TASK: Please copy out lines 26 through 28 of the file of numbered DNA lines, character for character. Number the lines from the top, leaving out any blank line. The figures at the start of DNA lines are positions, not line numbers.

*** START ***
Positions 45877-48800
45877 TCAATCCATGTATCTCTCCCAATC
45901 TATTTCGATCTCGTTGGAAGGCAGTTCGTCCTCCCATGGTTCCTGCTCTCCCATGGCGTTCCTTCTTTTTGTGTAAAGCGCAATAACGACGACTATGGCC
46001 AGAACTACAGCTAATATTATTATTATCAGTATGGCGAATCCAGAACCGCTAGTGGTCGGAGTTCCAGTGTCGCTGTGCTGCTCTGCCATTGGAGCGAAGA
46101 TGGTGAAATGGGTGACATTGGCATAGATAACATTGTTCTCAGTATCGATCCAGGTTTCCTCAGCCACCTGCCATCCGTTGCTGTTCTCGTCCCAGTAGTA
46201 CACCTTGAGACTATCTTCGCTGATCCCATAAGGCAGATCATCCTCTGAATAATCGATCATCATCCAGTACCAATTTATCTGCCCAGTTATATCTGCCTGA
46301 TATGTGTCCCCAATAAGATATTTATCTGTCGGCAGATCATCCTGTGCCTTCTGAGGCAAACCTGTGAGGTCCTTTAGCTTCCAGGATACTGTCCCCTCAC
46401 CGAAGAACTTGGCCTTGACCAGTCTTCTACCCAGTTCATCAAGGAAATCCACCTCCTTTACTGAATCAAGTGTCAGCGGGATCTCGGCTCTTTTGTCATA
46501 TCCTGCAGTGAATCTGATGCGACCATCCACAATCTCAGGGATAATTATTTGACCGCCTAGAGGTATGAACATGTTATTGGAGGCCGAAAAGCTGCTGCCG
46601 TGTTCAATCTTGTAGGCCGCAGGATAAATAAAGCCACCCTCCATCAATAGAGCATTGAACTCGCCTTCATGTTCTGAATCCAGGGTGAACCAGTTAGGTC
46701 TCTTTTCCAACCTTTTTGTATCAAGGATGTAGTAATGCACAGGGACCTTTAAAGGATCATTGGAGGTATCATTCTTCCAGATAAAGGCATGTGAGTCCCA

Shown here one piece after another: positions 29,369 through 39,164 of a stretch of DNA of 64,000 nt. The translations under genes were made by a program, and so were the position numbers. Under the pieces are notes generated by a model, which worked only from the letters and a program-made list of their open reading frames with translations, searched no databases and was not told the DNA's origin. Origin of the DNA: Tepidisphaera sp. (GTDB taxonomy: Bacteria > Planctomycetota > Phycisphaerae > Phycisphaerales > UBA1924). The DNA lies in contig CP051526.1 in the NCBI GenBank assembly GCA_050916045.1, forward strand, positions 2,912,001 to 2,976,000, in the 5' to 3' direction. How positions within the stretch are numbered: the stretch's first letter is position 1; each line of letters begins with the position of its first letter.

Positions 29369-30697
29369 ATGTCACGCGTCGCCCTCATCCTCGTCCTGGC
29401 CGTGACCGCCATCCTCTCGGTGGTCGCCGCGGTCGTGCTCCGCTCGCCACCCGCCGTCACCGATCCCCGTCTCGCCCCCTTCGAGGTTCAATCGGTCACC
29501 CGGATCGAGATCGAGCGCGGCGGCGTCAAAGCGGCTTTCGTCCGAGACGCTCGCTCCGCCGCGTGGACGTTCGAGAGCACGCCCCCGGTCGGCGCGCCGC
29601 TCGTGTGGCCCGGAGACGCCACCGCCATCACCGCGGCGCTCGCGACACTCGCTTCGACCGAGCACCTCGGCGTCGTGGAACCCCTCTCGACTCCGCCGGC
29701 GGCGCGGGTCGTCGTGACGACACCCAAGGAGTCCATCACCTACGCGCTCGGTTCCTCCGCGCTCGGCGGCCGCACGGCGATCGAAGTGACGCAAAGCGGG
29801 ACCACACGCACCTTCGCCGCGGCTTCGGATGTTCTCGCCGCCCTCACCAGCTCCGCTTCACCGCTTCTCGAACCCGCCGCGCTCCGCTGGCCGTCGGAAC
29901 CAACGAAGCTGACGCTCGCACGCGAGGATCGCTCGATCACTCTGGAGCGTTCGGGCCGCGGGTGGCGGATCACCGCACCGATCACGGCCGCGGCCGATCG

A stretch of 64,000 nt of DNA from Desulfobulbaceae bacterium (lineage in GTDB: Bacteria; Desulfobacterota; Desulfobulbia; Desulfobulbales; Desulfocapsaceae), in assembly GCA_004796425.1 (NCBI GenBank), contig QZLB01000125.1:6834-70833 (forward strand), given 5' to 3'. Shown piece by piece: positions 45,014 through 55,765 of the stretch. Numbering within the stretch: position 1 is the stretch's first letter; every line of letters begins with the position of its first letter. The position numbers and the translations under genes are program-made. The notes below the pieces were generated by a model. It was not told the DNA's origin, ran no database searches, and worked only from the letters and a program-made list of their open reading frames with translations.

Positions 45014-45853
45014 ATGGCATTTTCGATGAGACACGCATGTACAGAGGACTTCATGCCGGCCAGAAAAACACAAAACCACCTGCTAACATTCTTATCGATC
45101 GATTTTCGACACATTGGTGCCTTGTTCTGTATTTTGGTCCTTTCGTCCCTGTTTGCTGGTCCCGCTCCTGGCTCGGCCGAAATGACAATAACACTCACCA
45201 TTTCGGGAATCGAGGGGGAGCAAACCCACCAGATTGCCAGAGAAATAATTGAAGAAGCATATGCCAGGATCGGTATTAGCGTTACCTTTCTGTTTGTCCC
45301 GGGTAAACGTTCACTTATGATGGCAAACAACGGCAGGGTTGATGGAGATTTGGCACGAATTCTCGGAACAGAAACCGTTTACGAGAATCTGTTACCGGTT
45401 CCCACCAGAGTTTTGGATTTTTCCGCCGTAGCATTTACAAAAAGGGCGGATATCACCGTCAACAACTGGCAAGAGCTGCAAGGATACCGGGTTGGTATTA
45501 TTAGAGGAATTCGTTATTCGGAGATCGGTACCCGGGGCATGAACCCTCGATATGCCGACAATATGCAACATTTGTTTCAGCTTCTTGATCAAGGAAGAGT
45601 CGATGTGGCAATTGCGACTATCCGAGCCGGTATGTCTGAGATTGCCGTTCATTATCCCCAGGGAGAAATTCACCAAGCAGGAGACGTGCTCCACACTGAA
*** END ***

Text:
45301 GGGTAAACGTTCACTTATGATGGCAAACAACGGCAGGGTTGATGGAGATTTGGCACGAATTCTCGGAACAGAAACCGTTTACGAGAATCTGTTACCGGTT
45401 CCCACCAGAGTTTTGGATTTTTCCGCCGTAGCATTTACAAAAAGGGCGGATATCACCGTCAACAACTGGCAAGAGCTGCAAGGATACCGGGTTGGTATTA
45501 TTAGAGGAATTCGTTATTCGGAGATCGGTACCCGGGGCATGAACCCTCGATATGCCGACAATATGCAACATTTGTTTCAGCTTCTTGATCAAGGAAGAGT